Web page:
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Archive for the ‘Bitlocker’ Category

The smartphone I had before I bought my Nokia Lumia 930 was a Samsung S3. I changed phones after the S3 got run over by a car (a short, but dull, cautionary tale not worth relating here). The client I was working for at the time I still had the S3 had a BYOD option whereby you could hook up to their Exchange service via Exchange ActiveSync. It seemed like a sensible thing to do. The only snag was the EAS policy that was pushed out included device encryption. As soon as my S3 was encrypted it ran like a dog. A rotund, geriatric, three-legged dog. I couldn’t live with that, so I opted out of their service and decrypted the device.

Yesterday I was browsing my Lumia 930 settings to see if encryption was an option. I couldn’t see it, so started searching the Interweb for information. Here’s what I found…

“The Windows Phone OS supports using BitLocker technology to encrypt all user data stored locally on internal data partitions. This helps to protect the confidentiality of local device data from offline hardware attacks. If a phone is lost or stolen, and if the user locks their device with a PIN, device encryption helps make it difficult for an attacker to recover sensitive information from the device.

When device encryption is enabled, the main OS and internal user data store partitions are encrypted. SD cards that are inserted in the phone are not encrypted….

….Unlike BitLocker for desktop Windows, there is no recovery key backup and no UI option for end users to enable or disable device encryption on Windows Phones. Microsoft Exchange servers and enterprise device management servers cannot disable device encryption after it has been enabled.”

Source: https://dev.windowsphone.com/en-US/OEM/docs/Phone_Bring-Up/Secure_boot_and_device_encryption_overview

This is some good info, and apparently not well known, given the paucity of results from my searches.

Given that there is no UI for device encryption, the only known methods to enable it via a push from Exchange ActiveSync or an MDM device policy.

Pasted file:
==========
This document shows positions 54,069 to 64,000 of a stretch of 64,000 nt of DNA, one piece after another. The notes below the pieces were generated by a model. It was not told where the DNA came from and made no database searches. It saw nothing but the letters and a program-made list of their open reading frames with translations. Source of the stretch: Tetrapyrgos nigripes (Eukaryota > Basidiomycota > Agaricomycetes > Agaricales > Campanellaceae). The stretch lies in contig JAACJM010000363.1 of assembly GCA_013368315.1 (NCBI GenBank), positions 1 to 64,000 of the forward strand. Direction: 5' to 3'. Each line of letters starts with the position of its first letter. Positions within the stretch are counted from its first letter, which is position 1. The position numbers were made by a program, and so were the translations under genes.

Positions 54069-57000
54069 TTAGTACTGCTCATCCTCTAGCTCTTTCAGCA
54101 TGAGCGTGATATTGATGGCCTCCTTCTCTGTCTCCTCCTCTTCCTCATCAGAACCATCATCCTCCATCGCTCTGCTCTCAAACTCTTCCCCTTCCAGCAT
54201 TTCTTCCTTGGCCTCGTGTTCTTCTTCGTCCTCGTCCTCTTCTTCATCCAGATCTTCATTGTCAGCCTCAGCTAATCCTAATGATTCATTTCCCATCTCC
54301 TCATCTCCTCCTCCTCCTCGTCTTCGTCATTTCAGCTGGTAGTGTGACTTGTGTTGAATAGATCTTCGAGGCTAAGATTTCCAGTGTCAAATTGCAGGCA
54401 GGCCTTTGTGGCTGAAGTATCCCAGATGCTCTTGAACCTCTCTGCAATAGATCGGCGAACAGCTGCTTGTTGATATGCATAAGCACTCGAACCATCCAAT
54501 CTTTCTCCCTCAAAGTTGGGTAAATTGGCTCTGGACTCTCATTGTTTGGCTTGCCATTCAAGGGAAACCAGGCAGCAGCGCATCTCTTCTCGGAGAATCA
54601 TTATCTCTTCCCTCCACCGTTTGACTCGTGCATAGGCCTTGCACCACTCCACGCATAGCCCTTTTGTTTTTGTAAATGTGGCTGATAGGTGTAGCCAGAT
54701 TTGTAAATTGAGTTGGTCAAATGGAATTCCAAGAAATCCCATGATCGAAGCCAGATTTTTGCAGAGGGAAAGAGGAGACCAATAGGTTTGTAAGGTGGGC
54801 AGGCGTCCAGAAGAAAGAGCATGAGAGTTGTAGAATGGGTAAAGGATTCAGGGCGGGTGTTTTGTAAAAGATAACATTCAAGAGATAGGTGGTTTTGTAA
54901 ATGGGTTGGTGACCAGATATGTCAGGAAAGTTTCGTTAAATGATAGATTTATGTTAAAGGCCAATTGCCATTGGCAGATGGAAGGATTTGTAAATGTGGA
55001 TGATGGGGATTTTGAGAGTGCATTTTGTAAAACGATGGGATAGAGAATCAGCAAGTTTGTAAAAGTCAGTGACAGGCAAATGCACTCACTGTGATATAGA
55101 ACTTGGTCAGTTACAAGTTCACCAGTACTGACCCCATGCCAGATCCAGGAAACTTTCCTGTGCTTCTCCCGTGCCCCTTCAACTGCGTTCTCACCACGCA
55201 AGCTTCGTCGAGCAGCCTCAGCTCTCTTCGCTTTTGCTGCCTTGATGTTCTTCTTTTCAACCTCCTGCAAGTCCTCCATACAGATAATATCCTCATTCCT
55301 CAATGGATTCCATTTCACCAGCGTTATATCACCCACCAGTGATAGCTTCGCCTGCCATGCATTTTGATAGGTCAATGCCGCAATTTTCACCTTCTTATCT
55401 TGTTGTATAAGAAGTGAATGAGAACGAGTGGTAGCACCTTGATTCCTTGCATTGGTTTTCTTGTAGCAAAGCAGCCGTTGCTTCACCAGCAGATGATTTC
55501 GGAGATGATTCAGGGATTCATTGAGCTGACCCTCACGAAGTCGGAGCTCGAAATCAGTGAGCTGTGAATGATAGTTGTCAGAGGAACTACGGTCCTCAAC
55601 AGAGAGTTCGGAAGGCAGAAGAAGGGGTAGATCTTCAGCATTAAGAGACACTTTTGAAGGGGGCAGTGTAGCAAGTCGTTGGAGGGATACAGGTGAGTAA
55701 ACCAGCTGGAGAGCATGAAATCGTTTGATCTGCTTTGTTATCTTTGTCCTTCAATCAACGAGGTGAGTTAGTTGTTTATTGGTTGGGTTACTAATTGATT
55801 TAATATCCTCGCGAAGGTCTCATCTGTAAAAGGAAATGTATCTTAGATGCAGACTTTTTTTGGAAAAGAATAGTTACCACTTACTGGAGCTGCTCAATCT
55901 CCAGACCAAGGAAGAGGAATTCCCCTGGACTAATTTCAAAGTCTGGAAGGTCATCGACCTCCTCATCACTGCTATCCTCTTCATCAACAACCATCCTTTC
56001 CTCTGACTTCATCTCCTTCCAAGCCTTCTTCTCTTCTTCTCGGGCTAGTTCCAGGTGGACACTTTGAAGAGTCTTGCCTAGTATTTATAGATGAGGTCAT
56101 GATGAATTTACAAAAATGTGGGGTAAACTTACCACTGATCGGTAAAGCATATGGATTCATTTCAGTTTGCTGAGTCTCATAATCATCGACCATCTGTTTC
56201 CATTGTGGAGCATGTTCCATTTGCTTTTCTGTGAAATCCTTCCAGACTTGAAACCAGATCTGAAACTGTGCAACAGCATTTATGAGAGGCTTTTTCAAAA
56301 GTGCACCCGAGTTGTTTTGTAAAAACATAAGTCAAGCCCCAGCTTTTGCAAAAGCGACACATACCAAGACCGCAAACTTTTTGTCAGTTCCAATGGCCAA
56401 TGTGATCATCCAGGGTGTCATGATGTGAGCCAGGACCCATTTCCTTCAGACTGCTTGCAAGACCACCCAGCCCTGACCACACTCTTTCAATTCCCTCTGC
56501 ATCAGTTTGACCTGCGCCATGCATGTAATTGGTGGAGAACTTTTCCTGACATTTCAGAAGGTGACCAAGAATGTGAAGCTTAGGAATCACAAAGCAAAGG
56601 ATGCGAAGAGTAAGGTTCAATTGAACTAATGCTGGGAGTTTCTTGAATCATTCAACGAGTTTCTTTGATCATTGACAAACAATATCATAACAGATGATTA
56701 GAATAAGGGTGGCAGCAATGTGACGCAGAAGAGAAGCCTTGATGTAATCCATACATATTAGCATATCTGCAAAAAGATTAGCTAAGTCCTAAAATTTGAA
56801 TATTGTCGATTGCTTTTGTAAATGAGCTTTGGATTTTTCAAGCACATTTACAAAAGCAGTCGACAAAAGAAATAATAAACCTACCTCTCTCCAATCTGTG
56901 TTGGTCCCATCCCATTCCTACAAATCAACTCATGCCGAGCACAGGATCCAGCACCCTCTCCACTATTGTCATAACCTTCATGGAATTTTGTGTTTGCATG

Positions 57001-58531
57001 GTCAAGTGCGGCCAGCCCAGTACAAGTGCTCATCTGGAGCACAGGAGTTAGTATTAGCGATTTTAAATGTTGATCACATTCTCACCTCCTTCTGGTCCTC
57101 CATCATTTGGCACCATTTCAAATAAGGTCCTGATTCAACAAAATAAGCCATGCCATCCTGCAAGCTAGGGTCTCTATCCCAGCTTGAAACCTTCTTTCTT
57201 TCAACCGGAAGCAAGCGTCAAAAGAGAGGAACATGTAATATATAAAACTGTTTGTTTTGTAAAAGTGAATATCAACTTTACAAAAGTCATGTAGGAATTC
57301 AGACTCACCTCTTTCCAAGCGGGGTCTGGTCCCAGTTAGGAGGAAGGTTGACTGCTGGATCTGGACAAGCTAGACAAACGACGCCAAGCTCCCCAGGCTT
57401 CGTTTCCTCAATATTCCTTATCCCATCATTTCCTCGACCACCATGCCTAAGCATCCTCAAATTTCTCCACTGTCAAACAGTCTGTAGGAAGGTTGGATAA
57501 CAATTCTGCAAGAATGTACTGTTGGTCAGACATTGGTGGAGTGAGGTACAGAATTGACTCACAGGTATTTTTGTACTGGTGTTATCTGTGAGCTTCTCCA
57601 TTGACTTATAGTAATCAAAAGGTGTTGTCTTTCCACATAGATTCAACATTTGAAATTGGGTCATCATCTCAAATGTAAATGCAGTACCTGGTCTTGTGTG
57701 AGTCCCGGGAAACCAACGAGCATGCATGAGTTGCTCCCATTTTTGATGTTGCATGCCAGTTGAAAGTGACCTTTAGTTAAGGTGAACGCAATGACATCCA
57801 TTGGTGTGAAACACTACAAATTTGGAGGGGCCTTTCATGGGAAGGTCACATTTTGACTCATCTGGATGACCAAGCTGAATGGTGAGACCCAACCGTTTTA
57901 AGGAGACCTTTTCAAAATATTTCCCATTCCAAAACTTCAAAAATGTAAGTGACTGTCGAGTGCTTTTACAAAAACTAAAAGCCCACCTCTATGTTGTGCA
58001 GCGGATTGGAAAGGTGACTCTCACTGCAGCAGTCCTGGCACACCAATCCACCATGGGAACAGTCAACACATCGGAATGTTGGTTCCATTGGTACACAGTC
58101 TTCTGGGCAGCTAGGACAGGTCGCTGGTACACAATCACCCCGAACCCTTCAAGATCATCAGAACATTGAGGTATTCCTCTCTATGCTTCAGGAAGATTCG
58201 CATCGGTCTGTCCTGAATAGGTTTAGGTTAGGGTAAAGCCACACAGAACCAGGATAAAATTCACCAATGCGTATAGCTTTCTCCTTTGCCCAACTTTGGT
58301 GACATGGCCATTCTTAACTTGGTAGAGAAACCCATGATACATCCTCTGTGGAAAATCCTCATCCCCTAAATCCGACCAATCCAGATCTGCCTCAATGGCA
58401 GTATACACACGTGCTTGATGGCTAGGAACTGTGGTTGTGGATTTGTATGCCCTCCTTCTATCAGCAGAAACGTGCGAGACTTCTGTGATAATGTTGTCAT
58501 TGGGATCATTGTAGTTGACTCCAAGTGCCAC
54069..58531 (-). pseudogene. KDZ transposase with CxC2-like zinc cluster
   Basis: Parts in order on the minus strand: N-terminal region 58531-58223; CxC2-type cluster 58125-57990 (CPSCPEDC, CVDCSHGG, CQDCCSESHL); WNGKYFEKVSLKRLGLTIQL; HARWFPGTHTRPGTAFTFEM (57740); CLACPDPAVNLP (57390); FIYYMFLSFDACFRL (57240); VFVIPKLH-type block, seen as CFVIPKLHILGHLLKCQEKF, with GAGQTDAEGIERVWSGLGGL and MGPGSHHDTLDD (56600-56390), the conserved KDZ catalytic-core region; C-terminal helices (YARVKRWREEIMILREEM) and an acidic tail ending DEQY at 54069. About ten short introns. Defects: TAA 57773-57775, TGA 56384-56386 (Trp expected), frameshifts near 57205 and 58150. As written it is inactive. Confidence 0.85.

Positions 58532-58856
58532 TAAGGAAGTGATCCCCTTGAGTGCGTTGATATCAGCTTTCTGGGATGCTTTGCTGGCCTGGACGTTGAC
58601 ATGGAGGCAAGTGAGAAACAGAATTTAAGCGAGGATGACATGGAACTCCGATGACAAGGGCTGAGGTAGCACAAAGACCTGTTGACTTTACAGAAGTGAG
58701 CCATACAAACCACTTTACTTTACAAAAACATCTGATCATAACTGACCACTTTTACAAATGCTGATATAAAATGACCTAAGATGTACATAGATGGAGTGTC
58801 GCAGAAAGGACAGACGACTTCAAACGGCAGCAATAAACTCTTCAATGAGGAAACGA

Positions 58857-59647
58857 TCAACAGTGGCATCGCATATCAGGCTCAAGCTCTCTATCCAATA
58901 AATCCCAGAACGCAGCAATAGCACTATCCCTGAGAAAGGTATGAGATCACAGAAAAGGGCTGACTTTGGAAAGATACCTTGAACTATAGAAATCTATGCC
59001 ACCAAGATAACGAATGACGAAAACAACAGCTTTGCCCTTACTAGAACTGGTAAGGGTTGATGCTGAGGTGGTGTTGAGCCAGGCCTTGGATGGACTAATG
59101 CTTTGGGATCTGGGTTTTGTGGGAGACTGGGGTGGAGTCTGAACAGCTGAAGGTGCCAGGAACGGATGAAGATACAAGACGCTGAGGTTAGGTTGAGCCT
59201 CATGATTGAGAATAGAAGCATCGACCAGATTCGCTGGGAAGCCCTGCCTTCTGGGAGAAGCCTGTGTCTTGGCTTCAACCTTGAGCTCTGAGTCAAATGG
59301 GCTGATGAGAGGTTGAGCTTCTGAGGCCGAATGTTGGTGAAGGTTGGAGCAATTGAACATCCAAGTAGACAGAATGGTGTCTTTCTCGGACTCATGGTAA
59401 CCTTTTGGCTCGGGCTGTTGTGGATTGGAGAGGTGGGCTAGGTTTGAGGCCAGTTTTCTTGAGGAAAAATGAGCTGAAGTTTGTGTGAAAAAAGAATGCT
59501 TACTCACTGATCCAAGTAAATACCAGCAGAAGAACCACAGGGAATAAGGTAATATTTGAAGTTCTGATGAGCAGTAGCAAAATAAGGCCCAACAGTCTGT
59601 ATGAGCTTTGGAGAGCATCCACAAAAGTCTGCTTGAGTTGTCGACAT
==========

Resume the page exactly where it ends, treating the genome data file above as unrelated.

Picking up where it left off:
When I applied a policy forcing encryption to my Lumia 930, the only way I could determine whether encryption was enabled was via the Storage Sense app. The “After” picture below shows the encryption state. Blink and you’ll miss it.






It is a little worrying that there is no way to decrypt the device. On the other hand there doesn’t seem to be a massive performance hit resulting from the encryption, so I’m happy to live with it.



I’ve had my Lenovo Ideapad Yoga 13 for a little over a year now. Generally, I’m very happy with it.  It has two internal SSDs, 8GB RAM and an Intel Core i7 processor.  Windows 8.1 runs very nicely on it.  I use the Ideapad for my day-to-day work as well as running test labs in Hyper-V.  Memory is generally my main limitation with Hyper-V, but mostly I can starve the VMs of RAM as performance isn’t a key issue for me for demos and/or testing purposes.  [As an aside, Exchange 2013 is a complete resource hog and won't run nicely unless you give each machine at least 4GB of RAM, which makes running a DAG near impossible for me].   Recently, I noticed that my disk latency (average response time) on the SSD that I run the VMs off was really high (around 11,000ms).  Ok, I was running 3 VMs simultaneously, but still!  So I downloaded AS SSD Benchmark to see how my SSD was performing.  The overall result was 438, which is not great when compared with what others have posted on line with the same SSD.

as-ssd-bench M4-CT256M4SSD3 15.07.2014 8-31-44 a.m.

After some deep thinking (i.e. staring idly into space over a coffee), the idea struck me that Bitlocker might be the culprit.  So I disabled Bitlocker for that drive and tried again. The difference was significant (around 20%) without being remarkable.  Interestingly, the read times before and after were almost identical.  The write times were where the difference was appreciable.

as-ssd-bench M4-CT256M4SSD3 15.07.2014 4-29-01 p.m.

The disk is still performing slowly compared with others online.  I checked my other SSD (a Samsung) and it was also slow, so the conclusion I’ve reached is that there must be some other factor (controller?) causing the slowness.  It would be interesting to hear what others with Ideapads are seeing, or if you have any ideas on how to improve performance.  Windows 8.1 is apparently optimised for SSD use, so I haven’t found any silver bullet for speeding things up.